Law & Courts

Parents Sue Little League for Allegedly Ignoring Eligibility Concerns

By Bryan Toporek — February 12, 2016 1 min read

Parents of former Little League baseball players from Chicago’s Jackie Robinson West squad filed a lawsuit Thursday against Little League International and the local league, according to David Matthews and Mark Konkol of the website DNAinfo, for allegedly electing to ignore potential concerns about players’ eligibility to generate additional revenue.

In February 2015, Little League stripped the Chicago-based squad of the U.S. championship it won at the prior year’s Little League World Series after determining it used players that lived outside of its boundaries. In a statement, the organization said Jackie Robinson West “knowingly expanded its boundaries to include territory that belonged to other leagues in the district” and “used a falsified boundary map” for the competition.

In the lawsuit filed Thursday, former Jackie Robinson West coach Darold Butler and more than a dozen parents of the team’s former players, alleged “Little League was aware of the potential residency issues” of some of the players, “but chose to ignore and/or deliberately conceal these facts in order to garner higher ratings, publicity, and money.” The suit claims Butler submitted each child’s residency documents and a boundary map to Little League, which was “responsible for reviewing and scrutinizing the residency documents with the boundary map, and then confirming the eligibility of each player participating in the tournament.” However, Little League raised no such concerns until a month after the world series concluded.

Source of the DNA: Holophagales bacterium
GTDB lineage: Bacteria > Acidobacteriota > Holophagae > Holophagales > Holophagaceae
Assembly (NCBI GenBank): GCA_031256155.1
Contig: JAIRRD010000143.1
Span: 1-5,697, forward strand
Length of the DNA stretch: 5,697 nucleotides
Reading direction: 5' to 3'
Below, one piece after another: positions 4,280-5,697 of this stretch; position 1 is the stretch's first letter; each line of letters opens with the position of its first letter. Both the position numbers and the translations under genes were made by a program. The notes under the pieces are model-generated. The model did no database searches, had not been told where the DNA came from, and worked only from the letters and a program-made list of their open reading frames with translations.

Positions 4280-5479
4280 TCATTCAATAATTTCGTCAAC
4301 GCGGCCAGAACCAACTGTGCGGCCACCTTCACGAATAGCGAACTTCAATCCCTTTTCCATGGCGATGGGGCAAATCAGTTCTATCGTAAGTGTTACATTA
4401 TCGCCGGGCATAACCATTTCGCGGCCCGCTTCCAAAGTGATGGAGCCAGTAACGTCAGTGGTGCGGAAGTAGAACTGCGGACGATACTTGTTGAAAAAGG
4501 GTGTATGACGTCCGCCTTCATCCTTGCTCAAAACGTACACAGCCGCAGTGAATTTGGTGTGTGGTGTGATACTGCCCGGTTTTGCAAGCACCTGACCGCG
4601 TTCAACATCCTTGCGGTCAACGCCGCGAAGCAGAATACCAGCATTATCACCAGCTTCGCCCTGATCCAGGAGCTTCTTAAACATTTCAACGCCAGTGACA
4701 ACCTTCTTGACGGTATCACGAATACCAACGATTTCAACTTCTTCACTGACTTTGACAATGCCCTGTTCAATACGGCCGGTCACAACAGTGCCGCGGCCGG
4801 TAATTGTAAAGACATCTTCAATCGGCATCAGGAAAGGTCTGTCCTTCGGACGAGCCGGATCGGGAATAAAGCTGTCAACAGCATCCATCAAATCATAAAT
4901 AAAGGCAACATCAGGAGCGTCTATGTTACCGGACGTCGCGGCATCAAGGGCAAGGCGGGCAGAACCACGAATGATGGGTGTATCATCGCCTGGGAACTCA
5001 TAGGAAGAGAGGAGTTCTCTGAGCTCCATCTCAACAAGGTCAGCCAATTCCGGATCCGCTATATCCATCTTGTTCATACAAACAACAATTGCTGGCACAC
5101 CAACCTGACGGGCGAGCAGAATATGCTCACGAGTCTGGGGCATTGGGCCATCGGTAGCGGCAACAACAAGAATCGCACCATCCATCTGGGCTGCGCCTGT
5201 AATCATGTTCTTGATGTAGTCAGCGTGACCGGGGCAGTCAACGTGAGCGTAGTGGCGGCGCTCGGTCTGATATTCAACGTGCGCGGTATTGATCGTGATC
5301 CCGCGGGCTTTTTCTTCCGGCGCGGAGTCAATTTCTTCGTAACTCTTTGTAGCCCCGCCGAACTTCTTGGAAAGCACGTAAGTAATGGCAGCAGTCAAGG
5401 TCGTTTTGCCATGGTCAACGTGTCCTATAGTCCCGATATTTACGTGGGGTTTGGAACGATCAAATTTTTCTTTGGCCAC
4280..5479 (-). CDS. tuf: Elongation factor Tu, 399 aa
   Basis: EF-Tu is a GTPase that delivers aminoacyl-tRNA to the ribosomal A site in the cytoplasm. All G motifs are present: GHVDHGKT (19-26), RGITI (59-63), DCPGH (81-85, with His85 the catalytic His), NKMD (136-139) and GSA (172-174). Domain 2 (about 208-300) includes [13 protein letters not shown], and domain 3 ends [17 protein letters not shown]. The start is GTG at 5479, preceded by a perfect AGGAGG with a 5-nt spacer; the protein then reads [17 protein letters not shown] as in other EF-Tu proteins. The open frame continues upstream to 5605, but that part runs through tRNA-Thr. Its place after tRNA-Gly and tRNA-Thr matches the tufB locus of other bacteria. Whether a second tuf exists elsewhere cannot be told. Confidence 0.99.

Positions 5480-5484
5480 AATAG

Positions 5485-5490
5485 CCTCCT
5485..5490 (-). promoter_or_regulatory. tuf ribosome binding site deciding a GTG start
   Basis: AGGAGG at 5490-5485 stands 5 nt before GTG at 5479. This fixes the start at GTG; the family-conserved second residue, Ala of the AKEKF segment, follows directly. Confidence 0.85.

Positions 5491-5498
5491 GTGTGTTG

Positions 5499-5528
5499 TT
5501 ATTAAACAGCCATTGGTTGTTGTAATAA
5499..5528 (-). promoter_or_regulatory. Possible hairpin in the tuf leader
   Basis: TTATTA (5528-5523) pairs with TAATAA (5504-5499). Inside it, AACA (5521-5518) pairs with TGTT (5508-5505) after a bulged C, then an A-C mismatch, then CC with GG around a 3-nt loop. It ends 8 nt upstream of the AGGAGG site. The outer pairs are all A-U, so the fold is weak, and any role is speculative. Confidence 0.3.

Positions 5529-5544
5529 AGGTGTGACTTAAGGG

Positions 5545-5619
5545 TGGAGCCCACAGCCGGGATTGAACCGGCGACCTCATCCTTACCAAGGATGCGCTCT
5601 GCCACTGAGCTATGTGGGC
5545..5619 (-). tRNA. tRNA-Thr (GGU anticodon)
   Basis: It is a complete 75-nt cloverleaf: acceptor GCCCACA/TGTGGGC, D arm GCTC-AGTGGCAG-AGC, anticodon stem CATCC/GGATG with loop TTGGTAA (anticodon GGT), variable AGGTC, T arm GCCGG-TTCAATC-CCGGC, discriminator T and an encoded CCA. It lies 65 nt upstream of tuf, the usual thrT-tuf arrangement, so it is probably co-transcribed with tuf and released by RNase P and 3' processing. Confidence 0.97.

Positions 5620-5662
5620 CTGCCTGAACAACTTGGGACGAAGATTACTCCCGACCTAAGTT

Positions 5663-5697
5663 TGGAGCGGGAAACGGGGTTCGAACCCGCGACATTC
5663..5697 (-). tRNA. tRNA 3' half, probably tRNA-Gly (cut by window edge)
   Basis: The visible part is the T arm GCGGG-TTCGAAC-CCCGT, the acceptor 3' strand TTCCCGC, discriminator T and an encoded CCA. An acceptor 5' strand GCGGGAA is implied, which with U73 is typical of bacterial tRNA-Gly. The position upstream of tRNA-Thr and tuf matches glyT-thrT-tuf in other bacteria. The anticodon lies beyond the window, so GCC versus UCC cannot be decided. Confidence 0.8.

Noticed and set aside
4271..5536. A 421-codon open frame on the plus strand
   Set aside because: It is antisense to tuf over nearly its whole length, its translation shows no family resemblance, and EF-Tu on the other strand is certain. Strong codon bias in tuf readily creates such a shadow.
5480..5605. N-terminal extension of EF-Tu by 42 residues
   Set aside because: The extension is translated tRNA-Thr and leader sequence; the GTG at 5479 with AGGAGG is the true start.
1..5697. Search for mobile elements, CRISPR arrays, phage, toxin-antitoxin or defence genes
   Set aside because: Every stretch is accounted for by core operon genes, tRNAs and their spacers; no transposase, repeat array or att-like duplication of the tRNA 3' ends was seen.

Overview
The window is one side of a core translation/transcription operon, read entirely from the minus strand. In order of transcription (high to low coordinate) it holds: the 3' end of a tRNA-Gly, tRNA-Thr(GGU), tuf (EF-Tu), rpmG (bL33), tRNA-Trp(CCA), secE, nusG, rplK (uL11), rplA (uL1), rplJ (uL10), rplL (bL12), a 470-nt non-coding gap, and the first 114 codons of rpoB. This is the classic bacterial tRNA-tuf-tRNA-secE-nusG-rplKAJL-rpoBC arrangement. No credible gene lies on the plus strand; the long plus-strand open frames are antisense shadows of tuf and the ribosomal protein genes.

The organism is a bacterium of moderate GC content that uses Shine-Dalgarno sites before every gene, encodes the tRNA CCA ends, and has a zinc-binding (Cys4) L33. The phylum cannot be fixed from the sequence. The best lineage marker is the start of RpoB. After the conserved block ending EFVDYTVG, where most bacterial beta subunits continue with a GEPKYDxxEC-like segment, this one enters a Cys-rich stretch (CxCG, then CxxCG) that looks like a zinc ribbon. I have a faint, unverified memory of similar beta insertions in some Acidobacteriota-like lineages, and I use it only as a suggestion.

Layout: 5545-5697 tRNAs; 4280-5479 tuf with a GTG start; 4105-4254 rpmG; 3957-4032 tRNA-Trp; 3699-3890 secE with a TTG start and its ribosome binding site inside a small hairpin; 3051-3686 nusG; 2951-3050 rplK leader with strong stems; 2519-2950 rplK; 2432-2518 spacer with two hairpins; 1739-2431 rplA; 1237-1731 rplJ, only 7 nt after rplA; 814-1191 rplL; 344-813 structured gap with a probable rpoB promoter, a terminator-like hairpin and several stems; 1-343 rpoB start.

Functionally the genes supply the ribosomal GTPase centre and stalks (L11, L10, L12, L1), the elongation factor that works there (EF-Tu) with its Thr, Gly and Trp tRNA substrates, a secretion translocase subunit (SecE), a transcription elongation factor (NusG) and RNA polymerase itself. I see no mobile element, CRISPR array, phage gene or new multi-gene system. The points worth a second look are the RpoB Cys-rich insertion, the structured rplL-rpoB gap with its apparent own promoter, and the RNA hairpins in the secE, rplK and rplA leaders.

In mid-December 2014, Little League International’s senior vice president of operations, Pat Wilson, told

the

A version of this news article first appeared in the Schooled in Sports blog.